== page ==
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Aruba judge extends detention of three men

Aruban authorities have arrested a new suspect in the case of missing Alabama teen Natalee Holloway, the prosecutor’s office said Friday.
/ Source: The Associated Press

A judge on Saturday ordered the teenage son of a prominent justice official and two of his friends to stay in jail for at least another week while investigators search for clues in the disappearance of a young Alabama woman.

A disc jockey on an Aruban tourist party boat who also has been detained in the case was to appear before a judge Monday, the attorney general’s spokeswoman Mariaine Croes said as the search for 18-year-old Natalee Holloway neared the end of three weeks.

Under Dutch law, which Aruba follows as a Dutch protectorate, authorities can detain individuals for up to 116 days without filing formal charges. A judge must review the case after the first 10 days, and then periodically after that.

Holloway, of Mountain Brook, Ala., disappeared in the early hours of May 30, the last day of a five-day vacation with 124 other students to celebrate their high school graduation.

She has not been found, but investigators refused to say if they thought Holloway was dead. Her mother, Beth Holloway Twitty, has said she will continue to believe Holloway is alive until she has proof otherwise.

The judge on Saturday extended the detention of Joran van der Sloot, 17, and brothers, Deepak Kalpoe, 21, and Satish Kalpoe, 18, for eight days, Croes said.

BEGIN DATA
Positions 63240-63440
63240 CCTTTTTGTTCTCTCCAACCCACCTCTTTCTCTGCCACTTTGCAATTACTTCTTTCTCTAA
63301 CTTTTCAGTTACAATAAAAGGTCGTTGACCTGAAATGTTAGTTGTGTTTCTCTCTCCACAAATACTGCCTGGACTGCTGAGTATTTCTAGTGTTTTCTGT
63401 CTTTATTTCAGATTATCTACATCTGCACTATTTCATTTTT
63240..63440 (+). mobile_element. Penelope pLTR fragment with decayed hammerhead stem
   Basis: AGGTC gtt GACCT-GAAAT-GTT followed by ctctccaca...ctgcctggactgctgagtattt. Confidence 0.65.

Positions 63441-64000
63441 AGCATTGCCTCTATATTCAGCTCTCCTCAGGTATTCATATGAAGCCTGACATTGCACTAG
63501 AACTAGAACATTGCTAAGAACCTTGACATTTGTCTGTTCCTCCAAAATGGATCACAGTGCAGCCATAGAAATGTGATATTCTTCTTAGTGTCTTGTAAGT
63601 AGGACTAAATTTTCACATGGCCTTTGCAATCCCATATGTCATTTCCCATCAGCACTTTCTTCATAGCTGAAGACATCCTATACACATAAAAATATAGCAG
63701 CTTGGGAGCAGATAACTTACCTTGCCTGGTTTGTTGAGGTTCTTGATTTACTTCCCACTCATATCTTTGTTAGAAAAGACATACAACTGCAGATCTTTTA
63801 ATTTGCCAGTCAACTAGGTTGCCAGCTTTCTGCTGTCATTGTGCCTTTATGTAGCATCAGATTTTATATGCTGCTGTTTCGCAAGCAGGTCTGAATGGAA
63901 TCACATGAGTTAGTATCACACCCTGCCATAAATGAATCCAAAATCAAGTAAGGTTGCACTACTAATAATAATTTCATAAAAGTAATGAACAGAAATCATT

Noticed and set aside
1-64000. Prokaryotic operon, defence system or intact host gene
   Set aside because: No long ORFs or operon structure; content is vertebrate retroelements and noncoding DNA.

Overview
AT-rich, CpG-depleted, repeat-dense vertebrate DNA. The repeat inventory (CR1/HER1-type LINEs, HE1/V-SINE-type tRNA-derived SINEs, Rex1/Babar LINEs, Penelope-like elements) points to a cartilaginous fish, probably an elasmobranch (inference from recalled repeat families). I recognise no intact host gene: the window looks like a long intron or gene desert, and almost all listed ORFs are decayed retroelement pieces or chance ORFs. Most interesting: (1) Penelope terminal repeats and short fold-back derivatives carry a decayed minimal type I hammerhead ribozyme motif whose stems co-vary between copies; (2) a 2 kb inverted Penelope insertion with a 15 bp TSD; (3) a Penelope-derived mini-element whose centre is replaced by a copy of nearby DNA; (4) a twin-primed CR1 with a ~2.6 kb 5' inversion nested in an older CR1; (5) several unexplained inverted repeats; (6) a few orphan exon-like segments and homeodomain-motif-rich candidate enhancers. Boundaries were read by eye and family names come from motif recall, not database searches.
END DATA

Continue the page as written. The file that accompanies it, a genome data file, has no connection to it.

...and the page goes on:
Another man detained
A fourth man who was detained Friday was identified by his boss as Steve Gregory Croes, a 26-year-old disc jockey on a privately owned party boat. He was arrested early Friday, a day after being contacted by police and giving them a statement, the boat’s owner Marcus Wiggins told The Associated Press. The detainee is not related to the attorney general’s spokeswoman.

Van der Sloot is the son of Paul van der Sloot, of the Netherlands, who is training to be a judge in Aruba. Holloway Twitty, 44, has insisted that he and the Kalpoe brothers hold the key to the investigation and she wants authorities to pressure the young men harder to tell the truth.

In Alabama, a friend of Holloway’s family said the young woman’s relatives, not Aruban police, first identified and located Joran and the Kalpoe brothers — less than a day after she disappeared.

“She had been missing less than 24 hours and we had all three names and addresses, so it’s just disappointing that they (authorities) weren’t able to move faster,” Jody Bearman, who organized the graduation trip and went to Aruba to help in the search, told The Associated Press on Friday.

Holloway Twitty said if significant progress is not made soon in the case, she may start to believe that authorities are protecting the detainees. Aruban authorities have said they are pursuing all leads and protecting no one.

On Friday, a judge ruled on a petition from the elder van der Sloot to visit his son, whom he has not been allowed to see since Joran was detained on June 9, and from the Kalpoes’ attorneys requesting to see any evidence prosecutors may have gathered. Both Croes and a court secretary refused to reveal the rulings. Defense attorneys did not return calls seeking comment.

It was not clear how the disc jockey might be connected to the other detainees. He told Wiggins that he knew one of the Kalpoe brothers because he went to the same Internet cafe, Wiggins said.